- Feel free to vary your hand width based on what’s most comfortable for you or to increase/decrease the difficulty.
The decline push-up is as good as it gets for increasing the difficulty of a push-up. However, there are other great variations too.
This variation may shift more of the emphasis to the shoulders. However, it will still activate the chest and especially the upper area of the chest by the clavicle.
To do it:
- Place your hands and feet on the floor and lift your butt as high as you can to form an upside-down V with your body.
- Keep your head down and descend as far as you can by bending your elbows.
- Push yourself back up and repeat.
Dive bomber push-up
The dive bomber is kind of like a pike push-up and a basic push-up combined. However, you don’t want the hands and feet to be as close together as is the case with the pike push-up. It’s also going to be more challenging because there’s a lot more movement and support needed from the arms to properly perform this exercise.
It basically involves dipping under while moving the body forward and reversing the motion.
Here’s a short instructional video.
The Hindu push-up is similar to the dive bomber, however, you won’t reverse the motion by dipping backward. Instead, after the push-up part of the exercise where the hips are close to the ground, you’ll return to the starting position by keeping your body high off the ground.
Watch the video below to see it in action.
How To Incorporate The Decline Push-Up Into Your Training Routine
The decline push-up is the perfect bodyweight chest exercise whether you prefer to train at home with minimal to no equipment, in the park, or at the gym.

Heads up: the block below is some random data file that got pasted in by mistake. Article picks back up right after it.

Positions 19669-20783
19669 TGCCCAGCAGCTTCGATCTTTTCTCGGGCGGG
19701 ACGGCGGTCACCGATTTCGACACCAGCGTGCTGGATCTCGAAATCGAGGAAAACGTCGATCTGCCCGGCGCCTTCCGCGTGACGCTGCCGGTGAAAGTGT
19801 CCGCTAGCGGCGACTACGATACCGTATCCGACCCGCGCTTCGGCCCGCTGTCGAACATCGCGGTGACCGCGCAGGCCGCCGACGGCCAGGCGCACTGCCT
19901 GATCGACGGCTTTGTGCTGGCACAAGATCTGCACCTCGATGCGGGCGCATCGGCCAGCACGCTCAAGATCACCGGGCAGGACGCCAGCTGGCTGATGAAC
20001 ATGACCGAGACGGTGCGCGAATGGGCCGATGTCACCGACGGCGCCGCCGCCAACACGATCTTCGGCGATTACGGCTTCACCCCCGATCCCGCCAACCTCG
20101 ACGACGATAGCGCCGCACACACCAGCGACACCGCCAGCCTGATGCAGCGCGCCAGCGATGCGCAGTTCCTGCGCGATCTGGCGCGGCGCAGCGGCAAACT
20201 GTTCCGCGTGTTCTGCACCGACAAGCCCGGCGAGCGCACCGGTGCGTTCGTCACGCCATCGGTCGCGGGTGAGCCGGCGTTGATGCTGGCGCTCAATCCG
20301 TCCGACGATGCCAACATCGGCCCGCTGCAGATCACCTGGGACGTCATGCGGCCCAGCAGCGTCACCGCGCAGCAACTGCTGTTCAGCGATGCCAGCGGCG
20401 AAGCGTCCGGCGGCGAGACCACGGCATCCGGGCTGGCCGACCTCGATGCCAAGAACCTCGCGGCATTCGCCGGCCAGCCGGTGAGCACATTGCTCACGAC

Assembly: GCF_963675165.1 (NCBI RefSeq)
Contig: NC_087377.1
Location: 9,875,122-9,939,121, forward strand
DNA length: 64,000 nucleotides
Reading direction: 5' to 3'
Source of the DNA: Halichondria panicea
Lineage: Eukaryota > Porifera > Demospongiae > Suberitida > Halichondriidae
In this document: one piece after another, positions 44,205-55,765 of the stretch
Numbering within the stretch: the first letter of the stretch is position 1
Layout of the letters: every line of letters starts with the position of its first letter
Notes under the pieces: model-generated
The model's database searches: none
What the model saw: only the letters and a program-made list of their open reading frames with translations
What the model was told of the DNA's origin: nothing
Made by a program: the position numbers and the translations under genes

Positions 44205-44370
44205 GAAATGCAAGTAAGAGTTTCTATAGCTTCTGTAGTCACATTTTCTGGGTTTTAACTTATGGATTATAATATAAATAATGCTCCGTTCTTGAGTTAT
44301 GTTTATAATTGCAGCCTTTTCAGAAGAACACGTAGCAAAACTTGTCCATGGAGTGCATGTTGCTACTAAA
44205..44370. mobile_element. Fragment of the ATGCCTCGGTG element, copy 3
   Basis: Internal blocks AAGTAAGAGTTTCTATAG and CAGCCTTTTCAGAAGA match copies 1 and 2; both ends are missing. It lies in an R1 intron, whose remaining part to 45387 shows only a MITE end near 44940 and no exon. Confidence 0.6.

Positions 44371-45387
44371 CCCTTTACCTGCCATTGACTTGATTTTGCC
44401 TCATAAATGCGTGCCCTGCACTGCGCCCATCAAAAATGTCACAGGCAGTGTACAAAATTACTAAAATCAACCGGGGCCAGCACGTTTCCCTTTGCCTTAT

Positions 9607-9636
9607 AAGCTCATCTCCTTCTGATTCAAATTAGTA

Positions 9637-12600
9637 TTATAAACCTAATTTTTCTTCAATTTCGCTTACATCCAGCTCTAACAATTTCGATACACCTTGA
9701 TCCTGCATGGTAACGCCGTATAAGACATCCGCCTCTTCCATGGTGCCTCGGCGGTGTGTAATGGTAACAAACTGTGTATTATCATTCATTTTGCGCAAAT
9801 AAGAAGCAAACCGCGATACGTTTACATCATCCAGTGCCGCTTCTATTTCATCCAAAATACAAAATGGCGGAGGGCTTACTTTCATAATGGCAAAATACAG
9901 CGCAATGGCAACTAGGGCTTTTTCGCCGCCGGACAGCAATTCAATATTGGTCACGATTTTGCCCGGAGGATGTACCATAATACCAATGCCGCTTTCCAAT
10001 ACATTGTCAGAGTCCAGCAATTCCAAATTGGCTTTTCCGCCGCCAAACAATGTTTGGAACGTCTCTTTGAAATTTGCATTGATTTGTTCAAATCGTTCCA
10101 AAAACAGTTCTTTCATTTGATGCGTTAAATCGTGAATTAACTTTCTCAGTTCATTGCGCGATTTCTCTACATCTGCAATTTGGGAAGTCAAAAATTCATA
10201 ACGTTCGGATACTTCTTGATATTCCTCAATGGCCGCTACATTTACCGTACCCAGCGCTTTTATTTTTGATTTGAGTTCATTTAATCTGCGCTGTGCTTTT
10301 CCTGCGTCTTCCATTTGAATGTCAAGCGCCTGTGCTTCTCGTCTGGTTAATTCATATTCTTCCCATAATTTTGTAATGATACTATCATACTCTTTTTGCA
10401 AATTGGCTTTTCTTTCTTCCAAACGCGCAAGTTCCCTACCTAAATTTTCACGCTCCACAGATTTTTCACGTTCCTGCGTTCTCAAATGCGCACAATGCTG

The order in which you perform the decline really depends on your level of training experience, goals, and availability of training equipment.
For example, if you’re doing a bodyweight-only session, the decline push-up should ideally be performed first before other push-up variations. This is because it’s arguably the most challenging push-up variation after the single-arm push-up.
So you’ll need to have enough strength to maximize your efforts. Not to mention, the upper chest area is oftentimes the most underdeveloped for most people so training it first makes total sense.
If you have access to weights or other resistance training tools, then do those exercises first before doing your push-ups, unless you find that the decline push-ups are as challenging as using weights or another form of resistance.
The goal should really be to have a predetermined rep range and aim for that in any given workout.
So for example, if decline push-ups are too easy for you, do them after your heavy bench presses. Otherwise, it may not matter how you incorporate them into your training regime.
We recommend doing 3-4 sets of decline push-ups to failure. This will allow you to really maximize the stimulation of the chest and other muscles involved while being as proficient as possible with this staple bodyweight exercise.
Of course, you’ll ultimately have to determine an appropriate set and rep range based on your level of experience, workout routine, etc.
The decline push-up is simply one of the best ways to increase the difficulty of your push-ups, build more muscle, and increase upper body pressing strength. You’ll need a prop but it’s not hard to find a chair if training at home or a bench if working out at the gym.
Not to mention, there are other great variations that you can do if you can’t quite do the decline push-up or even if you want to change things up a little.